contacted by an Edward Mallet, with whom
              Respondent developed a friendship. Mr. Mallet
              involved the Respondent in the development of
              schemes to create an Investment venture, and
              to that end ultimately [provided] Respondent
              with more than $10,000,000.00 ostensibly in
              order to obtain a fixed place of business for
              an “investment company” and to establish
              banking connections in the United States and
              Europe to attract investors and establish a
              “hedge fund.”   Other parties to the scheme
              were introduced by Mr. Mallet, and it is
              reasonable to infer that Mr. Mallet intended,
              and did in fact use the Respondent as a “fall
              guy” by convincing Respondent to accept and
              handle monies, the source of which has not
              been established, and to transfer those funds
              to persons designated by Mr. Mallet, in some
              way to cause their disappearance.
    
    Although the special master’s report noted that it was “clear . .
    
    . that Respondent had neither the knowledge [n]or experience to
    
    have concocted whatever scheme Mr. Mallet was engaged in,”
    
    respondent’s income tax evasion conviction arose from his
    
    failure to pay taxes on profits generated by those investments.
    
         Based on the record as presented by respondent and as
    
    supplemented by his medical expert, by September 2004,
    
    respondent had known of the potential indictment for several
    
    months, was in a state of anxiety, and ultimately suffered a
    
    
    
                                    5
    breakdown when he was informed that a federal grand jury had
    
    indicted him.    During the days spanning September 21 through
    
    September 26, 2004, respondent formulated a suicide plan and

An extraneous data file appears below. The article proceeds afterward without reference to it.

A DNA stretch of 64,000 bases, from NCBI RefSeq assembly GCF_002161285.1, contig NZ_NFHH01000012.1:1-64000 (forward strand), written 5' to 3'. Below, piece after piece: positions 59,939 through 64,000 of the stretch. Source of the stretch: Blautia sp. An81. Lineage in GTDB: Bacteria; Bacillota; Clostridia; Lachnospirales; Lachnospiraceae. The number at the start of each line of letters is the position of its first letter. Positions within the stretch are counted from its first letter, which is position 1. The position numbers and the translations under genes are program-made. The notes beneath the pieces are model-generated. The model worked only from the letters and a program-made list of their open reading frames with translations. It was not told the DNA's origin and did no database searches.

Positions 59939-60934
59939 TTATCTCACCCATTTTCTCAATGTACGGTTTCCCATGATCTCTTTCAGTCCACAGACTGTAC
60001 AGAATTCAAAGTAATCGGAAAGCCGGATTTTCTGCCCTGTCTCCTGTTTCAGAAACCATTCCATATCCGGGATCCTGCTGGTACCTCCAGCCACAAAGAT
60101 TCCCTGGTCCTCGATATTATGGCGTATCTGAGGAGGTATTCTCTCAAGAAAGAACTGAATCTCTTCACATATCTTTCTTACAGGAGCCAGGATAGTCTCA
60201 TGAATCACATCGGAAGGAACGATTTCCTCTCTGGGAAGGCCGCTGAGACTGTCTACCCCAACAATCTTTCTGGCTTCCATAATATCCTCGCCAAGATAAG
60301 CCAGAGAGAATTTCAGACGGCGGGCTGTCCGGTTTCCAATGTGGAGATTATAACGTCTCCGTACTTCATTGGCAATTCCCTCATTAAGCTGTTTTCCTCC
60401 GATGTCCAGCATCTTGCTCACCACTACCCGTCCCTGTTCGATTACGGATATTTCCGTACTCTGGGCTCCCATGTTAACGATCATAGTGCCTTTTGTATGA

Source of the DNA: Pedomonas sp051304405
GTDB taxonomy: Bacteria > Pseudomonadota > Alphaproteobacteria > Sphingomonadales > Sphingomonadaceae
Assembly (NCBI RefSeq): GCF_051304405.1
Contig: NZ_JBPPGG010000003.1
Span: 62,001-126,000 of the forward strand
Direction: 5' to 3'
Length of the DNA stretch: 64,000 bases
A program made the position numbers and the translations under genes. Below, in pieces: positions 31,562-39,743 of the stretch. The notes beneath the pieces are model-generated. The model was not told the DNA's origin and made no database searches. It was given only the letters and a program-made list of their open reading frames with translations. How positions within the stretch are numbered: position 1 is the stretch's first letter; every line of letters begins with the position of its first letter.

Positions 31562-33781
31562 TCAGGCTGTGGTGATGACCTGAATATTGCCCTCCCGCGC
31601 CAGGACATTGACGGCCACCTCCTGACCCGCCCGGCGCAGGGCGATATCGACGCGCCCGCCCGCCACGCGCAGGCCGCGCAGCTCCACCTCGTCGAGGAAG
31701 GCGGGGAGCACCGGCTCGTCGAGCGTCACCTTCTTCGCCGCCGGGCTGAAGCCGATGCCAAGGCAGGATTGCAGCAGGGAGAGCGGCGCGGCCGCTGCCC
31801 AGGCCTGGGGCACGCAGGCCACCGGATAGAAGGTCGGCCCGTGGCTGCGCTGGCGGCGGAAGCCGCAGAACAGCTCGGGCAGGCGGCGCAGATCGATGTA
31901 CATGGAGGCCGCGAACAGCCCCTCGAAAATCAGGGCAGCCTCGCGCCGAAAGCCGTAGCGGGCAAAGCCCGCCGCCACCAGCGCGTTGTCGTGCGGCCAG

absented himself from family and friends to execute it,
    
    travelling in and around New Jersey, stopping in New York City,
    
    Atlantic City, and Philadelphia.       Eventually he abandoned his
    
    suicide plan, reconnected with family and an attorney, and
    
    determined to face the criminal charges.       Respondent had not
    
    told his family about the potential criminal charges beforehand.
    
         With familial, legal, and medical assistance,2 on September
    
    26, 2004, respondent was voluntarily admitted to an inpatient
    
    psychiatric unit in Valley Hospital.      He was discharged on
    
    October 4, 2004.   On the day of his discharge, respondent was
    
    arraigned in the United States District Court for the District
    
    of New Jersey.   He pleaded guilty in January 2005 to income tax
    
    evasion and was sentenced to four months in jail, followed by
    
    four months of house arrest and a probationary term.      He was
    
    incarcerated from June through October 2005.3
    
    
    2 Respondent’s admitting and treating psychiatrist, Dr. Steven S.
    Simring, testified in this matter as a fact witness and as
    respondent’s expert.
    
    3 In sentencing respondent, the federal district court commented
    on the number of supportive letters that were submitted on
    respondent’s behalf and recounted respondent’s professional
    success and contributions to the community. The court expressed
    hope that respondent would be restored to the practice of law
    where he could continue to contribute. Those comments were
    
                                       6